Economic risk in 19th century literary discourse

Tatjana Kielland Samoilow

Abstract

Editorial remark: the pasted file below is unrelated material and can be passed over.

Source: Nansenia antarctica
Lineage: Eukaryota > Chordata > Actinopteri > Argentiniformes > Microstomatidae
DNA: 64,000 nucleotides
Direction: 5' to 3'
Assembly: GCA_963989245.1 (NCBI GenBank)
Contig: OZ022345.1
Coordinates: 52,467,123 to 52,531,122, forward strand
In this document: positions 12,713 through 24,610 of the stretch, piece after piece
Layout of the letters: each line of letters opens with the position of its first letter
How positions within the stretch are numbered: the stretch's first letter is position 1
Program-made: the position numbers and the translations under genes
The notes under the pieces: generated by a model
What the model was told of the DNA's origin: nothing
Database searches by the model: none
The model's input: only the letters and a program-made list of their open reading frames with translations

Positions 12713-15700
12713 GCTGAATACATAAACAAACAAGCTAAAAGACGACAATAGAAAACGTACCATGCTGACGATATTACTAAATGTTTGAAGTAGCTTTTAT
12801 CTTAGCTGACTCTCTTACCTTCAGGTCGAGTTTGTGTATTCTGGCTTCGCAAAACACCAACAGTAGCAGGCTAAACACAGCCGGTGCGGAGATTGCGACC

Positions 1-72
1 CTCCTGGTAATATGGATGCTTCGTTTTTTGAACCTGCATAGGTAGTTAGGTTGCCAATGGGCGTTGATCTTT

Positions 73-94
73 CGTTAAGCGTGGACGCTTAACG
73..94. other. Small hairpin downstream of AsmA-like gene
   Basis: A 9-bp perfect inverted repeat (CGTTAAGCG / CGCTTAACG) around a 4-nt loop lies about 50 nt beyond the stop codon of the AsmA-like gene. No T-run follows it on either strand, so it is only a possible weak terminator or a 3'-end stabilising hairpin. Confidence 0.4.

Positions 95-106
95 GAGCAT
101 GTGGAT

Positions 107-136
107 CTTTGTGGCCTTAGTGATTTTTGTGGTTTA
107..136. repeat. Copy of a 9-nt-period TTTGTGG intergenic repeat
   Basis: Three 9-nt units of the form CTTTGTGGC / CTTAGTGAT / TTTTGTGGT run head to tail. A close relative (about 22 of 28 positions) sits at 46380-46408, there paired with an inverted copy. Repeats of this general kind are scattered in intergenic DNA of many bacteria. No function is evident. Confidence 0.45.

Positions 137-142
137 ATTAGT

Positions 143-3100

When Ulrich Beck and others other contemporary scholars talk of the risk society, they refer to a culture that is permanently alert to the risks involved in being alive, and that is vainly trying to manage these risks. But while we today endeavour to calculate the risk of, let us say, eating organic versus non-organic food, the notion of risk is quite new. It is bound up with a bourgeois and by that a future oriented society. In that way, risk defines the boundary between modern times and the past. During the 18th and 19th century risk is becoming a dominant discourse, which is being negotiated in literature through topics as speculation and insurance. When speculation is made an object of literary study, it is often examined from an ethical viewpoint alone. My thesis is that literature participates in a much wider discourse. Aside from the ethical perspective, I will show how speculation and insurance are bound up with a secular world view, and how they represent a challenge to a rationalistic understanding of economy, much debated by sociologists and economists at around 1900. My point of departure will be Alexander Kiellands Skipper Worse, but I will give examples from others texts as well, both literary and non-literary.

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